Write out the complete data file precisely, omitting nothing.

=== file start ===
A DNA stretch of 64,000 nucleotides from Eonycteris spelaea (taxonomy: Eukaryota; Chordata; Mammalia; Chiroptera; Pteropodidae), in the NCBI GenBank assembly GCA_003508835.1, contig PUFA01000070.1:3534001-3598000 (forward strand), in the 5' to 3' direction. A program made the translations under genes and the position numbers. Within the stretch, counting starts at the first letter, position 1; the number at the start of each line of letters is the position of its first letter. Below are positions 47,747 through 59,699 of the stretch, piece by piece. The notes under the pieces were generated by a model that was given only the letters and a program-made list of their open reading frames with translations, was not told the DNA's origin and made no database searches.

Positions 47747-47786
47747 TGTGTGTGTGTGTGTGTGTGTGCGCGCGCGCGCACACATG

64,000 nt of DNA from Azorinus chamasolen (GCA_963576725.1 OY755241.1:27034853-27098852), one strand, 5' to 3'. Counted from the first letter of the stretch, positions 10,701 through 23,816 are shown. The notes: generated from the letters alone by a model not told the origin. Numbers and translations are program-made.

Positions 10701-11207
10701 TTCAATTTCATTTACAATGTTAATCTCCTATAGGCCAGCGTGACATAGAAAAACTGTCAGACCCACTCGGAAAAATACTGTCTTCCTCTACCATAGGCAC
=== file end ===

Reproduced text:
A DNA stretch of 64,000 nucleotides from Eonycteris spelaea (taxonomy: Eukaryota; Chordata; Mammalia; Chiroptera; Pteropodidae), in the NCBI GenBank assembly GCA_003508835.1, contig PUFA01000070.1:3534001-3598000 (forward strand), in the 5' to 3' direction. A program made the translations under genes and the position numbers. Within the stretch, counting starts at the first letter, position 1; the number at the start of each line of letters is the position of its first letter. Below are positions 47,747 through 59,699 of the stretch, piece by piece. The notes under the pieces were generated by a model that was given only the letters and a program-made list of their open reading frames with translations, was not told the DNA's origin and made no database searches.

Positions 47747-47786
47747 TGTGTGTGTGTGTGTGTGTGTGCGCGCGCGCGCACACATG

64,000 nt of DNA from Azorinus chamasolen (GCA_963576725.1 OY755241.1:27034853-27098852), one strand, 5' to 3'. Counted from the first letter of the stretch, positions 10,701 through 23,816 are shown. The notes: generated from the letters alone by a model not told the origin. Numbers and translations are program-made.

Positions 10701-11207
10701 TTCAATTTCATTTACAATGTTAATCTCCTATAGGCCAGCGTGACATAGAAAAACTGTCAGACCCACTCGGAAAAATACTGTCTTCCTCTACCATAGGCAC